Wrightsville Beach to use budget process to address mooring enforcement, second park ranger

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The Wrightsville Beach Board of Aldermen will use its upcoming budget process to improve enforcement of town ordinances, including how long boats can be moored in Banks Channel.
One of the items the board will consider during the budget process is whether to add a second park ranger to help with enforcement of a variety of town ordinances, both on and off the beach. The town currently has a full-time park ranger, Shannon Slocum, who enforces ordinances on the beach strand and around town. However, board members will consider adding a second park ranger, who could also be tasked with helping enforcement the mooring time limits.
The park ranger position could be budgeted as a part-time position for the tourist season to add enforcement coverage for times when Slocum isn’t scheduled.
During the budget process, board members said it would consider other ways that it could help enforce the 30-day limit for boat moorings. Last summer, several local residents raised concerns that boaters were mooring their vessels for more than the allotted time.
During the Jan. 14 Wrightsville Beach Board of Aldermen retreat, town attorney John Wessell said that to enforce the 30-day limit on moorings, town officials would have to have visual confirmation of the boat every day during that period.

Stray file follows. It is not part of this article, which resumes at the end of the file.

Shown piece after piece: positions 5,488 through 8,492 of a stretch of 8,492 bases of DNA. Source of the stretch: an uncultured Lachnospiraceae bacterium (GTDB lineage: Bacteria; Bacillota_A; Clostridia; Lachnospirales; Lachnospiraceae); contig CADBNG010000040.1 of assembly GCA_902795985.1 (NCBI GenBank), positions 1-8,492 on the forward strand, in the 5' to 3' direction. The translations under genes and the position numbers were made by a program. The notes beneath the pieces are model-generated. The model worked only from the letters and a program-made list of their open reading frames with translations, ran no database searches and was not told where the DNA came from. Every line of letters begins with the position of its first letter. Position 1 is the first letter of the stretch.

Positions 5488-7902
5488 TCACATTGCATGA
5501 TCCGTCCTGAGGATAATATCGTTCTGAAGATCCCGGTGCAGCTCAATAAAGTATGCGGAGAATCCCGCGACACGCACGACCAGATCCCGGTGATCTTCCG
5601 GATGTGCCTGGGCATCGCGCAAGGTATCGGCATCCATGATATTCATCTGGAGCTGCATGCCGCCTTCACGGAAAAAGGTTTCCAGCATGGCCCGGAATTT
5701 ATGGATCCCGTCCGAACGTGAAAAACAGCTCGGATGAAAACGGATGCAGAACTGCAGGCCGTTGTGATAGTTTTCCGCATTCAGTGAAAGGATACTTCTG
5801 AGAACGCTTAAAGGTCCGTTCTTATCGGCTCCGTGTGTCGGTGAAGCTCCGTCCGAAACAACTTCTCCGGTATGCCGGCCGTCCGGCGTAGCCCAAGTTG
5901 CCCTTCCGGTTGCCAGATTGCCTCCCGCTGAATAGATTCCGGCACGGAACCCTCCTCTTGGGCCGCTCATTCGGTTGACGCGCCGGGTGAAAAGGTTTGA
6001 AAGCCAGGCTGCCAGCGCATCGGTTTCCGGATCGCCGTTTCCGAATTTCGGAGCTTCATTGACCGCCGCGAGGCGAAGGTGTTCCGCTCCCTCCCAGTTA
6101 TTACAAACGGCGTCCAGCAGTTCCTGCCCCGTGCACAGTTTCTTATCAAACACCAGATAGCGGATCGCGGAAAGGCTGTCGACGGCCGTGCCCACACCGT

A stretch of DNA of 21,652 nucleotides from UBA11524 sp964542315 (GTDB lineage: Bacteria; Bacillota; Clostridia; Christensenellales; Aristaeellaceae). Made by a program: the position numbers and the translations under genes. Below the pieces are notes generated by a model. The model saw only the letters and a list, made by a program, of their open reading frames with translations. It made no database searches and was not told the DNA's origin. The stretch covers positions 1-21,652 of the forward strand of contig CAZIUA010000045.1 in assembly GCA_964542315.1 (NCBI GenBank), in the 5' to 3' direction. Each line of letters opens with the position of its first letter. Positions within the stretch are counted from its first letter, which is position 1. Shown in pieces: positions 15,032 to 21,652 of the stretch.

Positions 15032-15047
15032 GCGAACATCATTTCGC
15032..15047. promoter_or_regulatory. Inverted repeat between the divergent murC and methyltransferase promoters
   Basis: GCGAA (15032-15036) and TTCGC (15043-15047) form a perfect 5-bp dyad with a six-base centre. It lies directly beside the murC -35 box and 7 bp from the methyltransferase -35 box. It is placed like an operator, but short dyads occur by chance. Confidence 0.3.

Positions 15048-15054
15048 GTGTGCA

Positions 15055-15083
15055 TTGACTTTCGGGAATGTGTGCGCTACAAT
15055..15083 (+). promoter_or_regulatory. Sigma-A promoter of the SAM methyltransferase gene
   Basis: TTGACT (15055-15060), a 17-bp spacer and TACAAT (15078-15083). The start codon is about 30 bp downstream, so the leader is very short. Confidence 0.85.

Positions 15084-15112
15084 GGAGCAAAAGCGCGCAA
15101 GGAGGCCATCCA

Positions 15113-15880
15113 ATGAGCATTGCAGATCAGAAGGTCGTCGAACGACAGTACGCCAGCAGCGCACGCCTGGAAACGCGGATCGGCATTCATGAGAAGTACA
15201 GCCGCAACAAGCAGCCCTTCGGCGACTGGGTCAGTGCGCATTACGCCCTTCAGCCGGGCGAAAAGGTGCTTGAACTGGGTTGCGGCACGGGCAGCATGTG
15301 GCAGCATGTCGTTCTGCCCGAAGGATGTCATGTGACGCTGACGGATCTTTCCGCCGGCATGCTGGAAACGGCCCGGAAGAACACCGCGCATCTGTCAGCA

“The people on Waynick Boulevard are getting pretty tired of it,” Alderman Elizabeth King said during the meeting. Last summer, King brought forth concerns from residents who said that the amount of boats were causing congestion, while many were unattended and used as rental properties.
One of the proposals forwarded by Town Manager Tim Owens was to install a camera posted at the town’s lift station on Waynick Boulevard that could pan the mooring area of Banks Channel and zoom into boats to track their identification numbers.
However, Mayor Bill Blair said before authorizing $7,0000 for the camera, the town should consider all of the options as a part of the budget process, especially if the park ranger position were tasked with the assignment. Police Chief Dan House said that over time, the town’s officers could also be trained and tasked with monitoring the boats.
“We don’t want to overprice the problem,” Blair said regarding purchase of a mounted camera.
A second park ranger could also help track the boats, using binoculars to note the numbers and keep a running track of the moored boats.
“The goal of this position is to accomplish something with a purpose,” said Blair, noting the need for better enforcement of town ordinances on the beach during early mornings and late evenings, including dog walking.
To add the second park ranger position, the town could choose either a full-time or part-time position, which would be staffed from April through September. Adding a second park ranger would also require the purchase of a new vehicle to accommodate the position, Owens said.

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